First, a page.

Many of my friends, family and co-workers smoke cigarettes. They, like the other 20% of Americans who smoke, do so despite the known health risks and the fact that a pack of cigarettes now runs over $12 in New York. That they continue to smoke given the physical and financial cost demonstrates just how powerful nicotine addiction can be. In fact, some studies suggest that nicotine is more addictive than alcohol, cocaine or heroin. So it's really no surprise that nicotine addiction is the most common form of chemical dependence globally.
Many who do smoke want to quit. Most have tried repeatedly, but have failed despite their best efforts. According to the US Centers for Disease Control and Prevention, nearly half of all smokers are actively trying to quit. In a given year, however, only about 1 in 20 will succeed. Nevertheless, the number of adults who do smoke has decreased steadily over the last several decades. There are now more former smokers than current smokers in the United States.
A lot of this success can be attributed to aggressive anti-smoking campaigns. High taxes, local and state ordinances that limit where people can light up, and graphic advertising campaigns have had an impact.
Most of us have seen, for example, television spots that unabashedly show some of the health effects of smoking - facial disfigurements, stomas and surgical scars. That ad campaign cost $54 million to run, a pittance compared to the $9 billion the tobacco industry spends on advertising cigarettes or the $100 billion in annual medical costs directly attributable to smoking. Yet those advertisements alone inspired more than 100,000 people to stop smoking.
Anti-tobacco efforts have also been bolstered by the increasing number of smoking-cessation aids available to those who want to quit, such as nicotine patches, psychotropic drugs like varenicline, and electronic (or E-) cigarettes. E-cigarettes in particular have become particularly trendy.
Physically resembling a tobacco cigarette, e-cigarettes use a battery-powered heating element to produce an inhalable nicotine-containing vapor. Nicotine cravings can be satisfied, but without exposure to the thousands of other toxic chemicals found in tobacco smoke. E-cigarettes may thus be "healthier" than actual cigarettes, despite the fact they are specifically designed to deliver nicotine, a highly addictive carcinogen and teratogen.
They may also help people stop smoking. Just this week a study published in the British medical journal The Lancet reported that e-cigarettes do help active smokers cut back on actual tobacco use.
So e-cigarettes are a good thing, right? Maybe, but there are a number of reasons to be concerned about their growing use and popularity.
E-cigarettes are largely unregulated. So long as they are not marketed for as smoking cessation aids, a federal court ruled, the US Food and Drug Administration (or FDA) does not have the authority to regulate them as drugs or drug delivery devices. While the FDA can regulate e-cigarettes as a tobacco product under the Tobacco Control Act, they have yet to do so.
In fact, there are currently no federal laws that restrict the sale and use of e-cigarettes, even to children. Nor will be passed in the near future, given that the nation's leading e-cigarette company recently appointed Former U.S. surgeon general Dr. Richard Carmona to its Board of Directors as part of a strategic lobbying and marketing strategy. Thankfully, twenty states (including New York and Vermont) place restrictions on the sale and use of e-cigarettes.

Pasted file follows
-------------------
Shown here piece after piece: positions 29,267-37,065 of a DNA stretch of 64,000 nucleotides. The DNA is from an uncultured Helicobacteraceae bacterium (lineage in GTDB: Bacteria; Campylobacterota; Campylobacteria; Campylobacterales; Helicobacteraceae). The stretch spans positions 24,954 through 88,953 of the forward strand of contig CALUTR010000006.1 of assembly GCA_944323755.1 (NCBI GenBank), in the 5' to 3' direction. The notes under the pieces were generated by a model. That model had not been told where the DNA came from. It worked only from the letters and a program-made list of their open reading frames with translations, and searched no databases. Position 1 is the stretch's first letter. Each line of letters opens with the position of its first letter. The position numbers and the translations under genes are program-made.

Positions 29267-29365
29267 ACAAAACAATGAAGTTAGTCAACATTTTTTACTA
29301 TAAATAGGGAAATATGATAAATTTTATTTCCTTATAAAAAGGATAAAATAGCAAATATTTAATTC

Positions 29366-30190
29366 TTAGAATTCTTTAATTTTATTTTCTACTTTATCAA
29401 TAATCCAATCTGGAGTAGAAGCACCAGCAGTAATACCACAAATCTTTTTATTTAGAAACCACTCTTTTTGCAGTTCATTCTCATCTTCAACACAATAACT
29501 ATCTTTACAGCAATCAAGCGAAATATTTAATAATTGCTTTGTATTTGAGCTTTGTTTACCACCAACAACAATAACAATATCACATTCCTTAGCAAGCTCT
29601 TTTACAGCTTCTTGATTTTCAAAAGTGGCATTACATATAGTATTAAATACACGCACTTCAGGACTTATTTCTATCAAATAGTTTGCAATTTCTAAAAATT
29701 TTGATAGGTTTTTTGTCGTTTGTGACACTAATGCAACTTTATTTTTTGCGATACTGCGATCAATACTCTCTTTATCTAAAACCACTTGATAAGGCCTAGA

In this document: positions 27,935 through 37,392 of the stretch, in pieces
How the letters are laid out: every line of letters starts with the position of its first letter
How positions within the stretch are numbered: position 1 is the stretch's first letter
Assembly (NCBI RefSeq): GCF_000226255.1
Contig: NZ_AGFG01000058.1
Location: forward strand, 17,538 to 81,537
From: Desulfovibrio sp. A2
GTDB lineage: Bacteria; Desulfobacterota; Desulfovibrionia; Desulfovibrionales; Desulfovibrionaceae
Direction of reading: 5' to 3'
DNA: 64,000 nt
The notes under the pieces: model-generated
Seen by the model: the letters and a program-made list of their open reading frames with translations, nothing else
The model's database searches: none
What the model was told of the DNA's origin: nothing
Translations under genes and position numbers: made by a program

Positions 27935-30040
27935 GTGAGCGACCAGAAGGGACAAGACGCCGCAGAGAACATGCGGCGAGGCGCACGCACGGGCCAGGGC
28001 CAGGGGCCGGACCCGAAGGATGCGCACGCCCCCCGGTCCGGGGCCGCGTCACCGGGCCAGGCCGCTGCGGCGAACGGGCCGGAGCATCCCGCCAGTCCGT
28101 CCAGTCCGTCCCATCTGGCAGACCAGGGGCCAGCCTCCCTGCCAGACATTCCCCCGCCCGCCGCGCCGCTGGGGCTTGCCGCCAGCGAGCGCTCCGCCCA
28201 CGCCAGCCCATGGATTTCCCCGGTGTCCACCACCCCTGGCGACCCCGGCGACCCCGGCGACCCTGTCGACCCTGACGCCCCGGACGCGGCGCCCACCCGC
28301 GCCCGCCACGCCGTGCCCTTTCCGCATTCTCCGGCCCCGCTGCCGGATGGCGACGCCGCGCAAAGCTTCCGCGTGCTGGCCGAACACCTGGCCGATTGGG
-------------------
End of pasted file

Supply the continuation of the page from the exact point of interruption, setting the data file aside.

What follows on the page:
Call me cynical, but I believe that e-cigarette manufacturers want to market their products to minors, despite the health risks associated with nicotine use and nicotine addiction. That they produce a variety of candy-flavored versions suggests a deliberate campaign to target children. That campaign seems to be working. The number of middle- and high-school aged kids who have tried e-cigarettes has doubled in the last four years. Get them hooked on nicotine early and they'll be dedicated customers for life.
Public health officials have voiced similar concerns, calling for tighter restrictions on the sale and use of e-cigarettes, particularly to minors. Of course, manufacturers are resisting this, railing against regulations that "stifle what may be the most significant harm reduction opportunity that has ever been made available to smokers." That argument, however, implies that e-cigarettes are a safer alternative to smoking, even though no studies have yet been done on long-term health effects. It also suggests that e-cigarettes are smoking cessation or reduction aids, which would make them subject to strict FDA oversight.
More clearly needs to be done. E-cigarettes are a good thing in that they seem to help some smokers cut back or eliminate tobacco use. But their use by children and young adults could lead to nicotine addiction, which is a bad thing. At a minimum, the FDA needs to regulate them more tightly to ensure that they are as safe as possible for nicotine-addicted adults and to prevent their use by children.
A public health researcher and ethicist by training, Dr. Sean Philpott is Director of Research Ethics for the Bioethics program at Union Graduate College-Icahn School of Medicine at Mount Sinai in Schenectady, New York. He is also Acting Director of Union Graduate College's Center for Bioethics and Clinical Leadership, and Project Director of its Advanced Certificate Program for Research Ethics in Central and Eastern Europe.
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